Needles In The Morning

Early this morning we visited our GP practice for our flu vaccines. This, known as the flu jab, is a process of injecting protection from strains of influenza. Those over a certain age are urged to avail themselves of this each year. I was a bit reluctant to get going this morning, especially as I thought this was a ploy on Jackie’s behalf to have me washed and dressed before midday. The procedure was quick and painless.

Along the coast road, the monochrome Isle of Wight, with its own Needles, emerged from filmy vapour.

We visited Elizabeth at Pilley once more. I stayed in the car while Jackie delivered some mail, including a parcel of equipment from B.T. who, despite having engineers frequently visiting Burnt House Lane, continue to despatch items to our home.

Jackie has been researching the activities of the young heifers witnessed on Bull Hill two days ago. This is what she learned from Wikipedia:

‘Bulling is a behaviour seen in cattle when one mounts another, usually when one or the other is a female in oestrus (on heat);[1] “bulling” is commonly used as a term for a female in oestrus. Female cattle in oestrus may mount any adult cattle, especially a bull (fertile male) if one is present, but they will also mount castrated males or other females. A bulling female will often also be mounted by other cattle, both male and female (only fertile males are usually capable of mating). A dominant bull will defend the bulling female from being mounted by other cattle.

Bulling is used by farmers to recognise oestrus, which is important to determine the fertile period when cows may be artificially inseminated.[1] Care is needed to identify whether the animal in oestrus is the one mounting or being mounted, and of course sometimes both animals may be in oestrus.

Mounting behaviour is also sometimes seen between adult cattle in the absence of a female in oestrus.’

I have added this as a P.S. to the original post.

This evening Jackie produced a most toothsome dinner consisting of her tasty steak and mushroom pie; new potatoes; crunchy carrots, green beans, cauliflower, and curly kale.

67 thoughts on “Needles In The Morning

  1. I was not around cattle enough, (only a period when I was exercising horses) to know any of this, so thanks.
    I have never had a flu shot, though they are given free just about everywhere. I have more of a tendency to come down with a sinus infection. I have gotten the pneumonia shot though.

  2. Very interesting post about bullying. I learned some thing new. Concerning flu shots, I used to give them when I practiced pharmacy. Did you get your Zositivax shot in the past to lessen the chance of getting Shingles (Adult Chicken Pox)?

  3. I grew up around ranches and I currently live in ranch land, so I’ve learned a lot about cattle, ranching, cowboying, and bulling, etc. πŸ™‚

    It’s fitting that you ate steak for dinner! πŸ™‚

    Glad you got up and cleaned up and dressed up and out and about and got your flu’ shot! I don’t get flu’ shots, but I’ve gotten the pneumonia one and my doc wants me to get the one to prevent shingles. So I’ll do that soon.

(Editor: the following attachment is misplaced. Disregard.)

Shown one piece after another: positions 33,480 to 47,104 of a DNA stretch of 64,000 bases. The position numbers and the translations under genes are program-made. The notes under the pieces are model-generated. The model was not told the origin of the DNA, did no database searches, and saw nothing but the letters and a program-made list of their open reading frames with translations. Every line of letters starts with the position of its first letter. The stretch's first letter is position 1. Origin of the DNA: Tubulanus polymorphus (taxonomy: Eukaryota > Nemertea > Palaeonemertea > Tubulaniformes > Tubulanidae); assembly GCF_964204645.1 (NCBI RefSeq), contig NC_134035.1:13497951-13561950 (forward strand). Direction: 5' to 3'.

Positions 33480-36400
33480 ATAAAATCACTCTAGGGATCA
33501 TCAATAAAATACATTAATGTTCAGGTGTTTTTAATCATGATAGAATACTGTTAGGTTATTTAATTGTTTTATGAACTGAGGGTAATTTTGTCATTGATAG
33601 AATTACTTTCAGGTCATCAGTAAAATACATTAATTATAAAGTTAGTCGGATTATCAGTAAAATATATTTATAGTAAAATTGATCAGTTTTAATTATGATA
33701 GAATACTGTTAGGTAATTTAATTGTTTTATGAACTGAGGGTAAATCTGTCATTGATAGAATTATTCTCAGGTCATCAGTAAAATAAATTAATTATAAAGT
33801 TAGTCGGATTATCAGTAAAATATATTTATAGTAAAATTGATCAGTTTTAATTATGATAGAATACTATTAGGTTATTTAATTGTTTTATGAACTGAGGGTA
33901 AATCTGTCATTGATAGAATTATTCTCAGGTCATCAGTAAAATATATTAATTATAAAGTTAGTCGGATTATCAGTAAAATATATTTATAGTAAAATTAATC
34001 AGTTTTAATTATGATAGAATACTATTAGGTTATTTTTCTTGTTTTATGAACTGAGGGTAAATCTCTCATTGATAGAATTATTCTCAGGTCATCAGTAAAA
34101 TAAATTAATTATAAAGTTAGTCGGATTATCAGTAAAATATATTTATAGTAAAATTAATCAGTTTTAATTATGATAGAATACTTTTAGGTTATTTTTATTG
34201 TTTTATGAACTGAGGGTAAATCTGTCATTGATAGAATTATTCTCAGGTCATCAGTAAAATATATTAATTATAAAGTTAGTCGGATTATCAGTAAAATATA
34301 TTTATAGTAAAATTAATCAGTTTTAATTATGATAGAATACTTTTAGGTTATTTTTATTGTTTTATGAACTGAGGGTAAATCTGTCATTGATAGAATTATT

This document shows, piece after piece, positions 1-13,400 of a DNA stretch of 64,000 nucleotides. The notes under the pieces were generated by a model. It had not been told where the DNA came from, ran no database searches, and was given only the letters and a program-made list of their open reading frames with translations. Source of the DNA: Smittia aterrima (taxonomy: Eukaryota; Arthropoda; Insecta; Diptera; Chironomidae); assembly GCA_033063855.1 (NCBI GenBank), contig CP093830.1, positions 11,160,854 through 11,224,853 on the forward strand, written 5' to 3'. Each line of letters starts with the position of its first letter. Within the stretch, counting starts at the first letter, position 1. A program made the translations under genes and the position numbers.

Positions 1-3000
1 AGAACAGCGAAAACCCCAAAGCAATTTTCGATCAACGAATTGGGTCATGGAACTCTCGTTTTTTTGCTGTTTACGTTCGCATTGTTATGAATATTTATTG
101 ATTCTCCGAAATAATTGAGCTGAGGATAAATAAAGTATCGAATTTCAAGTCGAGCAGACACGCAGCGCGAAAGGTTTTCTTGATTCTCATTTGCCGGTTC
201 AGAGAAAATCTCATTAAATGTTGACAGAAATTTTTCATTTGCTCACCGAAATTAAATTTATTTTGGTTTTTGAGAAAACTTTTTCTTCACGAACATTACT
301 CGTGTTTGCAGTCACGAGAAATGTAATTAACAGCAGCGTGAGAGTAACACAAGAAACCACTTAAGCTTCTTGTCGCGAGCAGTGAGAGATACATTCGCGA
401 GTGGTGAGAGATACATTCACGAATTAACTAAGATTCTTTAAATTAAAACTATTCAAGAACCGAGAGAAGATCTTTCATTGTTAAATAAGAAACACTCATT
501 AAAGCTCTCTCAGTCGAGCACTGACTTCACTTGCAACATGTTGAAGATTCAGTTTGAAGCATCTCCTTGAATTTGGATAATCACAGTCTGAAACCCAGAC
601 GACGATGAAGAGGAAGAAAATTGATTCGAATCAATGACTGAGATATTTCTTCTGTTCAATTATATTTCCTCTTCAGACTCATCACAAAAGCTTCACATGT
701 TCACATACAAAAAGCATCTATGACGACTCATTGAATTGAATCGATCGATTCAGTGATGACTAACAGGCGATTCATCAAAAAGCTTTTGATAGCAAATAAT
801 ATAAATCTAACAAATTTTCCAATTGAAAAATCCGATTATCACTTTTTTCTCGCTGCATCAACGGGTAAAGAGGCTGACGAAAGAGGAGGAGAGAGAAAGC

That photo is beautiful!

    HUGS to you and Jackie!!! πŸ™‚
    Thinking and praying for your Mum, still!

  4. “Flu jab” I like that, Derrick. Your flu season must start later than ours. We’re advised to get our shots in early October. I have to get vaccinated for pneumonia because of the Remicade infusions I have for Crohn’s Disease. Recently, I received the shingles vaccine after hear and seeing so many horror stories.

  5. I had my flu vaccine back in December. Yes, it is quick and painless, and was even covered by insurance as I had it done at the pharmacy. My insurance doesn’t cover it through the doctor’s office, but on the other hand, we have to pay for office visits, which is probably why they don’t cover vaccinations through that route.

  6. AH! ‘Bulling’ is a common sight on farms and one that visitors from less rural places find fascinating and something to hide from children who may have more intelligence than their parents.

  7. Your dinner sounds healthy and delicious, with lots of good veggies. Interesting about ‘bulling’ – being raised around dairy farms, I’ve seen that behavior, but never wondered too much about it.
    I’ve resisted getting a flu shot, it’s a tough sell with me!

  8. That was an interesting read Derrick – farmers always have the most simplest of ways to figuring things out on the farms/ranches. This one about the female cattle is fascinating. Hope the flu shots protects you and Jackie – my husband and I have had the flu twice each this season, not fun at all. Best of the new year to you both!

  9. A ploy by Jackie to get you washed and dressed before midday? ha ha ha!!! Wicked woman indeed. That discussion at the top of comments could have included me too. I battle sinus issues constantly, but infrequently a cold and almost never the flu, except 4 times in 4 years, when I was in the Air Force and the flu shot was mandatory. Every year, I’d get my shot, then get the flu within a couple of days…I must be very sensitive to the mild strain of influenza in the shot. Anyway, I decided to take my chances after that, and have never volunteered for another flu shot. From what I hear, it’s a much more serious situation when one gets older, so I have been considering that eventually I should try it again.

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